AL FARIS - International Horseback Archery Competition - Jordan




Knighthood in human consciousness and cognition was, at a symbolic and actual level, rooted in the values of truth, goodness and beauty. In reality, knighthood is a fusion of the authentic pedigree and noble lineage of the horseman and the horse, due to the fact that it is originally a tradition emanating from human nature, which is inclined to admire the forelocks of horses. Indeed, the Prophet Muhammad (peace be upon him) said: ''Goodness is fastened onto the forelocks of horses until the Day of Resurrection''. In terms of human action, it represents riding horses and possessing mastery over them in the totality of historical, social and psychological circumstances of the individual and society.

The majority of nations have known knighthood as one of their most important cultural traditions, and as one of the most prominent physical and spiritual activities. Hence, knighthood and horsemanship occupied a pride of place that no other sport occupied among those nations, the majority of whom, equally in the East and West, regard horsemanship as the (sport of the nobility) insofar as their authentic affiliation, in the splendor of their genius, in the transcendence of their educational values, in their sublime ethical conduct, and in the superiority of their graceful performance.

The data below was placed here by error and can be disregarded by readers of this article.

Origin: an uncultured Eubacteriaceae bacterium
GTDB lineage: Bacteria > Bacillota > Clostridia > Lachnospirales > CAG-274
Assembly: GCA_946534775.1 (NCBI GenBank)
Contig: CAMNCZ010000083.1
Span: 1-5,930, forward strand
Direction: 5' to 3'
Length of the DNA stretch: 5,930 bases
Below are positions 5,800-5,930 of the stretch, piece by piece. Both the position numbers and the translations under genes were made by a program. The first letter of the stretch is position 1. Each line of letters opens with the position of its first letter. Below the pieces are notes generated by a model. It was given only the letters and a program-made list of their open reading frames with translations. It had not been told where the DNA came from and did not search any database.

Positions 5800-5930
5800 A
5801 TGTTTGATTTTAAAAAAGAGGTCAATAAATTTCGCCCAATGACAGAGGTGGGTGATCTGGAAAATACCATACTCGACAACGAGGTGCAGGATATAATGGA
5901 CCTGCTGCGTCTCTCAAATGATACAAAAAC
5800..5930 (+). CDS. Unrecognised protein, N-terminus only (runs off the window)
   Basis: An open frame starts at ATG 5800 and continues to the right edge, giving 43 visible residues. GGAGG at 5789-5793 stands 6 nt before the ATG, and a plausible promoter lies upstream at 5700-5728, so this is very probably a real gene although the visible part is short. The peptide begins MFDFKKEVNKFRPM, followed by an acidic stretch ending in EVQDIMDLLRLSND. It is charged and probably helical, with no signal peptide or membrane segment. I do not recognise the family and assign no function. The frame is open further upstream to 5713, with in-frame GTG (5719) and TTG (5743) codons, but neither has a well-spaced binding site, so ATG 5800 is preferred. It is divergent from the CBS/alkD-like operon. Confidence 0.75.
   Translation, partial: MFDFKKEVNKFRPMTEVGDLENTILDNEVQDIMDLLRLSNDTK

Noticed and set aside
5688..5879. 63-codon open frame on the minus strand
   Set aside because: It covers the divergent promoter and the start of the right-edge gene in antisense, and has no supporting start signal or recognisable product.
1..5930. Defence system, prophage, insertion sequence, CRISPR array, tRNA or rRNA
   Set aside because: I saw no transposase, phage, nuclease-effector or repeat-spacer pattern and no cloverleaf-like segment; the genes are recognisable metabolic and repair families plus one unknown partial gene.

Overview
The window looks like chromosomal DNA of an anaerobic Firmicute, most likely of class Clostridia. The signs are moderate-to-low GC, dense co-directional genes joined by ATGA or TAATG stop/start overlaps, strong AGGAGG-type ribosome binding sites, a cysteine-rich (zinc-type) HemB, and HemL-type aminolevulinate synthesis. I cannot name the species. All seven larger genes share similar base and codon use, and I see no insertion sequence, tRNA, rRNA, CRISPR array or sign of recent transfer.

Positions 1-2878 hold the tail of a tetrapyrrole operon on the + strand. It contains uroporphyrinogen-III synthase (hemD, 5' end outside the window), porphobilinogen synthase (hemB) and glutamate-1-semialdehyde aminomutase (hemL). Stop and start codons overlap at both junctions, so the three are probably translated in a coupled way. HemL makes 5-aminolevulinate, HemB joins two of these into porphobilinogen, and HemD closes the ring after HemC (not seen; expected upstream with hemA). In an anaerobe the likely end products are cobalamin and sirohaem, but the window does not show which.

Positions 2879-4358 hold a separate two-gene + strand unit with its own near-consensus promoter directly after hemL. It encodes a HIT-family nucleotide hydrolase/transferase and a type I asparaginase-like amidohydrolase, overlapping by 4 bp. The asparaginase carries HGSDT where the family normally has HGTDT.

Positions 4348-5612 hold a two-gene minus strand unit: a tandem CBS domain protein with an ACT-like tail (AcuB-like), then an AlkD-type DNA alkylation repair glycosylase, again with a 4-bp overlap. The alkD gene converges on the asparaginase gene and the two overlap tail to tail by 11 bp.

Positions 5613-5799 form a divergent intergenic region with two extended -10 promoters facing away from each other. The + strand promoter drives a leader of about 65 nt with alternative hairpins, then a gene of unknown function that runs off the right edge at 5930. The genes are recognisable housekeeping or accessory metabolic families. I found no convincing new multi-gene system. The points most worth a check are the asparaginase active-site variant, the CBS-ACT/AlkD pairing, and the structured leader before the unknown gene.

The Arab personality is rooted in the pure tribal primordial nature which embodies chivalry as the essence of the symbolic system which was known as futuwwa (youthful prowess and knighthood). Al-futuwwa denotes, as a manifestation of the totality of the ethical and social values and virtues: honor, forbearance, soundness and glory, and patience, courage, generosity, and altruism, in addition to youthfulness, strength, alacrity and renewal, not to mention other heroic traits which ordinarily characterize those humans endowed with perfection: authentic pedigree and noble lineage whom the Arabs assigned the title of (al-fatiy ar.- chivalrous person), and at times, (fata al-fityan- the most chivalrous of youth). Islam reaffirmed knighthood and nurtured it in both the individual and society. In this regard, the Prophet (pbuh) said: ''I was sent as a Messenger by God to consummate sublime morals''. Actually, the Prophet (pbuh) encouraged competition among his companions (God be pleased with them) in chivalrous actions and traits, and gave some of them this Arab Islamic title (fatiy). Moreover, he gave them a sword named (dhul fiqqar ar.). Among the most notable companions to whom the Prophet (pbuh) gave the sword was Abu Dujana at the Batttle of Uhud, and Ali Bin Abi Taleb at the Battle of Khaybar. Sayedna Ali Bin Abi Taleb was known as the first chivalrous youth of Islam, and thus became the symbol of Arab Islamic chivalry and knighthood. It has been said of him: ''The chivalrous one is but Ali, and the foremost sword is that of Dhul Fiqqar'', a verse attributed to the noble companion and poet Hassan Bin Thabit (God be pleased with him).